“We are an orchestra against ignorance.” That’s how Israeli conductor Daniel Barenboim describes the West-Eastern Divan, which consists of young musicians hailing from Israel and its Arab neighbors. Brown hosted the orchestra for a week in late January.
The musicians took part in painfully open conversations about the Middle East, and gave two extraordinary concerts of Beethoven symphonies at the Veterans Memorial Auditorium in downtown Providence. Then they headed to Carnegie Hall, where they wowed New York City audiences with the full Beethoven symphony cycle.
The Divan was founded in 1999 by Barenboim and the late Palestinian American literary scholar Edward Said, whose widow, Mariam Said, continues to support the orchestra. Central to the Divan’s mission is a commitment to listening and understanding, a particularly thorny challenge for those from warring cultures and faiths. Still, the depth of that understanding was clear when the Divan played in Providence.
As the musicians watched and waited and then burst forth in response to one another, you could see as well as hear their closeness.
The concerts coincided with a series of events sponsored by the Cogut Center for the Humanities. In one, Israeli Miko Peled, author of The General’s Son: Journey of an Israeli in Palestine, warned his audience that his remarks would be “hard to listen to” and “decidedly one-sided.” Describing his shift from ardent patriot to critic of his homeland’s policies, Peled showed photographs of bombed-out Palestinian refugee camps and cramped tunnels, citing comparisons of the system to apartheid. The Jews’ right to return to their ancestral homeland in 1948 did not justify the expulsion of Palestinians living there, Peled argued. He described his mother’s horror when she was offered the home of an evicted Palestinian family. After a Palestinian suicide bomber killed his niece, he said, the media asked his sister against whom she wanted retaliation. No one, she answered; “We, the Israelis, brought these young men to this action.”
Palestinian Izzeldin Abuelaish—author of the memoir I Shall Not Hate: A Gaza Doctor’s Journey on the Road to Peace and Human Dignity—gave an equally complex and emotional response to the violence. He looked stricken as he told of losing his childhood to brutal poverty in the refugee camps, then losing his wife to leukemia, and finally losing three daughters and a niece when an Israeli tank shelled his home. Many would have sunk into rage or despair in his situation, but Abuelaish wanted to create hope from his daughters’ death.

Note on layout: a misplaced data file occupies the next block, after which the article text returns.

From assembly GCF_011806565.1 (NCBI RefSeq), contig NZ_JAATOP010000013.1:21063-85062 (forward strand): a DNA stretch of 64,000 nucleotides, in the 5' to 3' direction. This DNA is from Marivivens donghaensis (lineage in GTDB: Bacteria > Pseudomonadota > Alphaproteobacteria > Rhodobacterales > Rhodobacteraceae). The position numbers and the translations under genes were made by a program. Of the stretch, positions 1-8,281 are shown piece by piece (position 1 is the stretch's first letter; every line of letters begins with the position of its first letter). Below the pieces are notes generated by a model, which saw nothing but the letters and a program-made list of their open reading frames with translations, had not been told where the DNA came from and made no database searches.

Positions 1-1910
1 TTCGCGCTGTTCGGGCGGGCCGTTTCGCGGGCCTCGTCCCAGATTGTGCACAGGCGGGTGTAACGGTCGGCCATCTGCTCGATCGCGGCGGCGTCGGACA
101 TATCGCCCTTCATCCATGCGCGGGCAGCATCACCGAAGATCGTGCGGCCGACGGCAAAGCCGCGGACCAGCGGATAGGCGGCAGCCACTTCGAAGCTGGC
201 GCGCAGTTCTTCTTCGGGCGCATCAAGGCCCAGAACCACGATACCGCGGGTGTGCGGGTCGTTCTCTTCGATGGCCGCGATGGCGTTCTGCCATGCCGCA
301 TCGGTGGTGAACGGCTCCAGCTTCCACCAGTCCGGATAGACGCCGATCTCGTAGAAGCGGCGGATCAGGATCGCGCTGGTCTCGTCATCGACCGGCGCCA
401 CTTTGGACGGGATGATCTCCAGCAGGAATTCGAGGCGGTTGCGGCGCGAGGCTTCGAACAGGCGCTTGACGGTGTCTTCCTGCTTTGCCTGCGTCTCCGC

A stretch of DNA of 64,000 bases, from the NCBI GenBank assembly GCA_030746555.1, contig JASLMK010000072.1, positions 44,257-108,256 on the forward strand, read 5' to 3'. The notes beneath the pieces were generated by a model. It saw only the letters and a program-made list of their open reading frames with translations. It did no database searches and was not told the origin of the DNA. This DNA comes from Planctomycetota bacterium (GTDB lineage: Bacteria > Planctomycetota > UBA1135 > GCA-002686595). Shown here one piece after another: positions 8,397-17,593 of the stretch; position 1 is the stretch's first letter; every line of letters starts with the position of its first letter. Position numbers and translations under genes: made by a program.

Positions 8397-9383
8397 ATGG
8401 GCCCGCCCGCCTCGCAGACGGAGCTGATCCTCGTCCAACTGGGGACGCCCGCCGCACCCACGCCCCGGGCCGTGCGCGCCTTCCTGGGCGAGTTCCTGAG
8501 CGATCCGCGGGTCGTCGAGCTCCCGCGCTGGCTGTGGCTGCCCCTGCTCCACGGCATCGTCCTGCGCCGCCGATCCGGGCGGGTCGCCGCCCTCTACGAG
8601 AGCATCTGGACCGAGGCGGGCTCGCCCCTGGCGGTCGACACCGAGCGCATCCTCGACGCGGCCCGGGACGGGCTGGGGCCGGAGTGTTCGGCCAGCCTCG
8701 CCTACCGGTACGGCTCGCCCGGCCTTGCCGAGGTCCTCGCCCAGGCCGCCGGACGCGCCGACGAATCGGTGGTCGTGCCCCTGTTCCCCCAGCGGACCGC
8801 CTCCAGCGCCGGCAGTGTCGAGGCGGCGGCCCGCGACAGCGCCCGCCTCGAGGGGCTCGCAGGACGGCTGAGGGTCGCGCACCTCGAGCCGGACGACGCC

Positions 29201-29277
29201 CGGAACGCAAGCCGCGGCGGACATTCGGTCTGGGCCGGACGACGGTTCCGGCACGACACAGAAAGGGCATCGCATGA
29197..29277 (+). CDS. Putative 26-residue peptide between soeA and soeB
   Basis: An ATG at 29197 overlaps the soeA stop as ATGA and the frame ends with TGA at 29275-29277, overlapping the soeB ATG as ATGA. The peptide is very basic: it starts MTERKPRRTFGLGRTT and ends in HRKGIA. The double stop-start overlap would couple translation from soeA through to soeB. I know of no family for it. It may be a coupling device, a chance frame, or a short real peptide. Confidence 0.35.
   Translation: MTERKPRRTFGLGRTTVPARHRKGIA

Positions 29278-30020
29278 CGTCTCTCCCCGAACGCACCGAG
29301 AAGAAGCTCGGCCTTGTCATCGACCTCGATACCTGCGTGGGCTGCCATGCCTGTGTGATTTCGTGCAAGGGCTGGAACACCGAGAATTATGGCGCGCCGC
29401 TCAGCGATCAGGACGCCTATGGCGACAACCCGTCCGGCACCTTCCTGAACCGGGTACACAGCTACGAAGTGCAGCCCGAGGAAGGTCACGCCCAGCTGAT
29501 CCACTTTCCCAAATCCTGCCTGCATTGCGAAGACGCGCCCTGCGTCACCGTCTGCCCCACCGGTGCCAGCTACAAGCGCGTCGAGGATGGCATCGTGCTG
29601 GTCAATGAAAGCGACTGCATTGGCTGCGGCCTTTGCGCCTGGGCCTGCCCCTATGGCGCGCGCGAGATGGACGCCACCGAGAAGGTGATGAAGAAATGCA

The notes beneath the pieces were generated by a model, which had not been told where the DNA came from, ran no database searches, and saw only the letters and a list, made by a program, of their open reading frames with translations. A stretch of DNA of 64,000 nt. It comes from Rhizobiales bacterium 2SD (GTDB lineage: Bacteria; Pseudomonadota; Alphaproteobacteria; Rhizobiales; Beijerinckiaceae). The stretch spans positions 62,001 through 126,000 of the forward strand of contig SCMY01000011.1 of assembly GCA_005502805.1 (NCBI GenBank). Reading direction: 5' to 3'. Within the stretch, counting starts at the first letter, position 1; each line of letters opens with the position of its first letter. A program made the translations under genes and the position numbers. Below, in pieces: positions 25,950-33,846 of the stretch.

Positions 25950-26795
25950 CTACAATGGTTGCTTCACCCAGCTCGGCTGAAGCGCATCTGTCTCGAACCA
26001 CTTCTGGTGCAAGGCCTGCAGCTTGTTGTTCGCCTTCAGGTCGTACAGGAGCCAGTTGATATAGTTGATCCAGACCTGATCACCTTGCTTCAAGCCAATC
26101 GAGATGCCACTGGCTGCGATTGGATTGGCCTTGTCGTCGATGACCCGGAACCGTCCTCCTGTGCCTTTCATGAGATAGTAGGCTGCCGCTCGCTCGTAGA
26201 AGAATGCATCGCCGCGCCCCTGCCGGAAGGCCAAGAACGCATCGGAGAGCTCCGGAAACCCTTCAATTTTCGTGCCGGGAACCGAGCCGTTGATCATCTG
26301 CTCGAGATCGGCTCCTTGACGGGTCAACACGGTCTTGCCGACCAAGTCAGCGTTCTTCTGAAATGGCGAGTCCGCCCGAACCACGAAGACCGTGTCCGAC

“Education is the most powerful weapon,” he said, and so in their memory he established Daughters for Life, a foundation that provides scholarships for young women in the Middle East.
“We are blessed—or cursed—to live side by side or together. Not back-to-back,” Barenboim said, criticizing both Palestinians and Jews for their lack of curiosity about one another. “I have both an Israeli and a Palestinian passport, so I am in constant dialogue with myself,” he added.
Brown’s involvement with the Divan goes back to 2006, when Michael Steinberg, director of the Cogut Center, offered to host the orchestra on campus for four days. He and Barenboim, who are friends, had been trying to schedule a visit to Brown when war in Lebanon threw the Divan’s plans off track. The musicians were scheduled to perform in honor of Kofi Annan at the United Nations, but “they needed a place to refocus,” Steinberg says. “They needed to be at a university, not a conservatory.”
Brown’s interdisciplinary ethos and its strength in both the humanities and Middle East studies, he says, helped the orchestra make the connections they needed to make. After that visit, he began bringing groups of Brown students and faculty to work with the Divan in Berlin, Seville, and Nazareth.
The next step in Brown’s collaboration with the Divan will center on the founding of the Barenboim-Said Academy in Berlin, which is scheduled to open in 2015. The mayor of Berlin has given space for the school, and the state has pledged $27 million. Architect Frank Gehry is designing a concert hall. Brown faculty members are helping design the academy’s curriculum, a third of which will focus on the humanities, Steinberg says, and they will teach there as well. “It’s in the early planning stages,” he emphasizes. Still, he says, the academy will enroll students from Israel and its Arab neighbors, as well as from Brown.